Eventually, our realtor bore off to the right in the direction of Castel Rigone, and she did it without slowing down. The road was flat as we dashed through the last remaining occupied area of Magione, and then we came out into nothing but farmland, which we enjoyed with appreciation (the smell of manure was curiously cordial).
When we made a sharp left and started our ascent, we got a welcomed surprise. Earlier, we’d found Castel Rigone on the map, but didn’t realize that it was actually located 2,200 feet above sea level.
First Leg of the Ascent
The first leg of the ascent, through a tiny village called Colpiccione, was the steepest. But this wasn’t a problem for the realtor, who just downshifted to second gear and let the car bawl up the hill.
We were too distracted by all the olive trees that suddenly appeared to worry about the car and our safety. There were so many of them blowing in the wind, all with their two-shaded leaves fluttering and flipping like tiny flags. They were, obviously, welcoming us to the Umbrian countryside.
I felt like this had happened to me before—a sort of déjà vu. I was born in the Republic of Trinidad and Tobago in the city of San Fernando, and I was seven at the time when my father inherited some acreage in the countryside, deep in the South.
The main town was Siparia, by the way, but the rural area my father relocated us to was on a little hill called Coora Settlement, between the two villages of Branch Road Village and Mendez Village.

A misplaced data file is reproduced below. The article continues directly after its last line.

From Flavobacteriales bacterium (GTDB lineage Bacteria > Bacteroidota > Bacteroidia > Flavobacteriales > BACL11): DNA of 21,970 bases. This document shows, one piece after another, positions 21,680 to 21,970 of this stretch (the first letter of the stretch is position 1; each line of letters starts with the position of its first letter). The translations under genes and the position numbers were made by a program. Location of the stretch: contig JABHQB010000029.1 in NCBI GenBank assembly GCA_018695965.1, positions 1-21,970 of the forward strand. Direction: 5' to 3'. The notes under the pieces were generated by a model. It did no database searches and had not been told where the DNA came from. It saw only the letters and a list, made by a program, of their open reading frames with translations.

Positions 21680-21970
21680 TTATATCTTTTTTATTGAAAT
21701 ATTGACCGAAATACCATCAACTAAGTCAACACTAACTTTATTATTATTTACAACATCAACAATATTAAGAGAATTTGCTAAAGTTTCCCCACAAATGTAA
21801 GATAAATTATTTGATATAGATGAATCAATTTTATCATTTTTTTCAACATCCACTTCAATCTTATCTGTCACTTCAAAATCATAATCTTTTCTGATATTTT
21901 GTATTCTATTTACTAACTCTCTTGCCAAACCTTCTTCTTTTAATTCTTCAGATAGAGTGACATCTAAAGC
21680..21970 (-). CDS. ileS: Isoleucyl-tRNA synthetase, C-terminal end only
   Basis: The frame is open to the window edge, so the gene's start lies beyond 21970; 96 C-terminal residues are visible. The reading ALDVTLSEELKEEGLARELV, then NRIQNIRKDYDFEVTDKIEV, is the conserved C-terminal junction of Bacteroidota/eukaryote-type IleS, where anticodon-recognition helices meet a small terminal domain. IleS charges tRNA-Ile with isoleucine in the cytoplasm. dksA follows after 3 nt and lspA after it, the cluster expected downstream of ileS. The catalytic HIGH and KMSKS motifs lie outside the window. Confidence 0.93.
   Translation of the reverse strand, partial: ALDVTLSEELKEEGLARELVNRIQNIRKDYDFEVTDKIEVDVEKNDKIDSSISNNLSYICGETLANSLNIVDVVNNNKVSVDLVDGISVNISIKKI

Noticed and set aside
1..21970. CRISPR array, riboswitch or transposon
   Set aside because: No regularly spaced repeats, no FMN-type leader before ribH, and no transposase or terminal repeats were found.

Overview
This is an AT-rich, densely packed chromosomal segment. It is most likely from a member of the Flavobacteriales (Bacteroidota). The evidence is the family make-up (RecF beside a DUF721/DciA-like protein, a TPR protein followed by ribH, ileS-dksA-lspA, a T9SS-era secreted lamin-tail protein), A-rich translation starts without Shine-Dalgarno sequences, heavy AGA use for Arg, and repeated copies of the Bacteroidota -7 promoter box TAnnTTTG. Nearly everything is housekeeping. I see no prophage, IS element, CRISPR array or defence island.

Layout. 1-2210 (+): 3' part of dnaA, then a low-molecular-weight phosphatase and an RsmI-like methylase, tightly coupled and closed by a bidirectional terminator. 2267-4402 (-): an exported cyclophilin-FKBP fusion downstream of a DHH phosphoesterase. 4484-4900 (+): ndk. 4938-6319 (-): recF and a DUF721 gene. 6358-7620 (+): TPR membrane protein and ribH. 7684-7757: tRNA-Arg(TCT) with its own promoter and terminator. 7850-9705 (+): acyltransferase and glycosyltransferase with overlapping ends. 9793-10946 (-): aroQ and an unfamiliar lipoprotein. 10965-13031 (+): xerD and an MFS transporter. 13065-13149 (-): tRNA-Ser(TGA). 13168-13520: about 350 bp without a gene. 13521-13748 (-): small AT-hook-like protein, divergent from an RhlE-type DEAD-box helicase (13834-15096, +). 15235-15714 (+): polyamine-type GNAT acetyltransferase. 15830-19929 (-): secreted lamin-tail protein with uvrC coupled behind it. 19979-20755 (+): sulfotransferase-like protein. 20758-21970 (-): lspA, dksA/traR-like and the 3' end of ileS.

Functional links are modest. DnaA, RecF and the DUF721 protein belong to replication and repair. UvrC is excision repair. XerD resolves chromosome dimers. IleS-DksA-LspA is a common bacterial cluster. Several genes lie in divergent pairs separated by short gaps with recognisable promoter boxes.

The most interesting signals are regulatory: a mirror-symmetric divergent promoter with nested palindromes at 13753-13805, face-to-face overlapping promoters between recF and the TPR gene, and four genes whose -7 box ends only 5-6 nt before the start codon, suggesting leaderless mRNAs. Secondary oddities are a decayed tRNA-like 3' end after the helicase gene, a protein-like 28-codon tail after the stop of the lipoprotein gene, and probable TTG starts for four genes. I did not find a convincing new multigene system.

There, we were partly surrounded by what I understood to be government-owned grapefruit fields, and I distinctly remember seeing them collectively welcoming me and my family to the countryside, with promises of bird watching, fruit picking, and unlimited walks in the woods. I loved it.
It was ironic that I now experienced this welcoming sensation again, only this time in Italy—and by olive trees.
The second leg of the journey was less steep, but the road still climbed. We noticed some lonely stone villas and more olive trees. The third and final leg contained lots of blind turns, and the friendly olive trees were suddenly replaced by oaks.
Eventually, a sign informed us that we were entering Castel Rigone. We started to see signs of life, as in comfy-looking homes and a parked tractor, and the first thing we saw, after flying around the last blind curve, was a small, countrified bar. It literally marked the end of our ascent, and it was at a T-junction.
The road we had come upon was the major one coming from Magione; the main road going left would’ve taken us down to a little lakeside town called Passignano. But we went right because the property was in that direction; it was, in fact, the main road to the even smaller village of Preggio Again, thanks to our chauffeur, we were still flying, but we managed to glimpse a bit of the village, including the main church, amongst some pine trees.
- “I Can’t Believe We Live Here!” - September 27, 2023
- Litter Robot 4, Family Tree DNA and Other New Finds - September 24, 2023
- Washington DC: The National Mall at Cherry Blossom Time - September 17, 2023